This chapter recounts the saga of the growth of farming as an industry. What allowed the Americans to seize California from the Mexicans was their hunger for the land, which overpowered any desire that the comfortable Mexicans felt. Over time, the descendants of these American squatters grow into landowners. Gradually, farms expand, and laborers are imported from overseas to aid the harvest. By this point, the owners are abusive and alienated from the harmonious, natural act of farming.
Once people become alienated from their work and the land, they become weak and complacent. This allows their land to be taken. Conversely, it is the hunger of deprivation that allows people to improve their lot. But the cycle continues, and those who were once hungry themselves become wealthier, crueler, and complacent.
The dispossessed Okies are forced to travel west for work. They are despised by the landowners because the owners fear their resilience, and the other Californians hate Okies because their wretchedness brings down wages.
The Okies are met with hostility because their desperate hunger threatens the comfort of the people they encounter.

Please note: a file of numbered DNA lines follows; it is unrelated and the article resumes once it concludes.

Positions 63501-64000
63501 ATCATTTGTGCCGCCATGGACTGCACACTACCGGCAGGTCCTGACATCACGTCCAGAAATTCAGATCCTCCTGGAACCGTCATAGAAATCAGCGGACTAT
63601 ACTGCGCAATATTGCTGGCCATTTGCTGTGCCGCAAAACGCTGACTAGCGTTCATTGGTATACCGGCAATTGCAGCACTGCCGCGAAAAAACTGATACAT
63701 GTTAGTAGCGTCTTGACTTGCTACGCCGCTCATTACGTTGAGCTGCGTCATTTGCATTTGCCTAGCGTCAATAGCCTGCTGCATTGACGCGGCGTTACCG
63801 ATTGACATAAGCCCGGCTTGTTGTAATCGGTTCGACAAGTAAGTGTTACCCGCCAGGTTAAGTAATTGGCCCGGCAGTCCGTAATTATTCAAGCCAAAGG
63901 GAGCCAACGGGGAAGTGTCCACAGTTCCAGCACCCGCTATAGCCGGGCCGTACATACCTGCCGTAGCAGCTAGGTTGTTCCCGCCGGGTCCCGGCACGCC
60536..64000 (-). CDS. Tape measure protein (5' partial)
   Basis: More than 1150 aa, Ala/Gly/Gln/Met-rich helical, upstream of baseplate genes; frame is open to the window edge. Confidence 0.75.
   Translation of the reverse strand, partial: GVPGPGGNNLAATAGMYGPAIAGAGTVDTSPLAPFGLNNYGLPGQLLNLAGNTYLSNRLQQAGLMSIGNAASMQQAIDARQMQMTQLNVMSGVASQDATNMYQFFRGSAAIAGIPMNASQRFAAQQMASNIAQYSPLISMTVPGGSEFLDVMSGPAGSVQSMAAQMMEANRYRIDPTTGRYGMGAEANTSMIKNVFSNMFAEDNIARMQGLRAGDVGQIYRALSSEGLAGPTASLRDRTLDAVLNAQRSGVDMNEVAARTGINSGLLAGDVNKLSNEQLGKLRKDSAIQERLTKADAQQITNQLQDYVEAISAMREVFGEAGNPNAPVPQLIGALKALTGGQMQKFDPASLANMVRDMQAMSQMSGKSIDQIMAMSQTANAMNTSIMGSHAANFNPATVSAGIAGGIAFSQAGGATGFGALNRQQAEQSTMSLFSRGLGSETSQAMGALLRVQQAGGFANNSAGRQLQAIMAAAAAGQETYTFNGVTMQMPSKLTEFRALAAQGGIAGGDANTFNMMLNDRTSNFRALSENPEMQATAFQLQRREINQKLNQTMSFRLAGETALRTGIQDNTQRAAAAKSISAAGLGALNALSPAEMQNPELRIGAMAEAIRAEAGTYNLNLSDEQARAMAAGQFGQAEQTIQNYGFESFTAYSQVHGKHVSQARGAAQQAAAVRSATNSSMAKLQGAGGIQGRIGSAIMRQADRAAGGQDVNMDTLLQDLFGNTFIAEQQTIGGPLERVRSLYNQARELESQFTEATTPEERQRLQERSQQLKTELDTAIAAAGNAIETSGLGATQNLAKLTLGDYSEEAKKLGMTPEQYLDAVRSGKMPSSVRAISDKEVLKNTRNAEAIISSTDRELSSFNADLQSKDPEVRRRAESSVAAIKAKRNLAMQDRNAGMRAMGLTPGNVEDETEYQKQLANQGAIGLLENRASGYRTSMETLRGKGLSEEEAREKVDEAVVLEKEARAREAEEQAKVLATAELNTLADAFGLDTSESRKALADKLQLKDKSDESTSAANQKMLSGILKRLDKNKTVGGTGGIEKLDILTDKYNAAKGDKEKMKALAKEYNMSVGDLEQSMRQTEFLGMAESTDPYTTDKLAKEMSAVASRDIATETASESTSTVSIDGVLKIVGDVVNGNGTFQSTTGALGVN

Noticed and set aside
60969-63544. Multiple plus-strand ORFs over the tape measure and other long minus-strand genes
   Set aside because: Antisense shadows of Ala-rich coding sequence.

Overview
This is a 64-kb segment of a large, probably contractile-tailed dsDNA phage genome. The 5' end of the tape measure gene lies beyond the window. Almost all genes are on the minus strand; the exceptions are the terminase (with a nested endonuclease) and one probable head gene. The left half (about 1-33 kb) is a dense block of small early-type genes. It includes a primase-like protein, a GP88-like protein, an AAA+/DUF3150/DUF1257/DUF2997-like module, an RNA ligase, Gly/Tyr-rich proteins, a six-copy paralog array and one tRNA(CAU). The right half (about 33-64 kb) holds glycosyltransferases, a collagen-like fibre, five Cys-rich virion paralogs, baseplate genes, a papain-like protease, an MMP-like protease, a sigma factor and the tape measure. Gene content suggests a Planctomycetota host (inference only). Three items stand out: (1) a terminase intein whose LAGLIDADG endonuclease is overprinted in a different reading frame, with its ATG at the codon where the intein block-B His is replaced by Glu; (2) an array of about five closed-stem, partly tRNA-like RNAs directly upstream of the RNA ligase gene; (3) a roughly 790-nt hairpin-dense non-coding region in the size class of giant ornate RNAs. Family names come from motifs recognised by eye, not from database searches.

The Okies live together in makeshift villages called Hoovervilles. They dream of having a small amount of land to cultivate, and some try to farm fallow land on the sly. These men are arrested for trespassing, even though they do no harm.
The trespassing incident is a clear demonstration of the way the laws of the rich serve no real purpose, except to harm those most in need. The migrants were farming unused land.
In one of the camps, a child dies of pellagra, a disease caused by malnutrition. The child’s family receives donations from the other residents of the Hooverville.
While the rich do nothing, those with the least still pitch in to assist the less fortunate.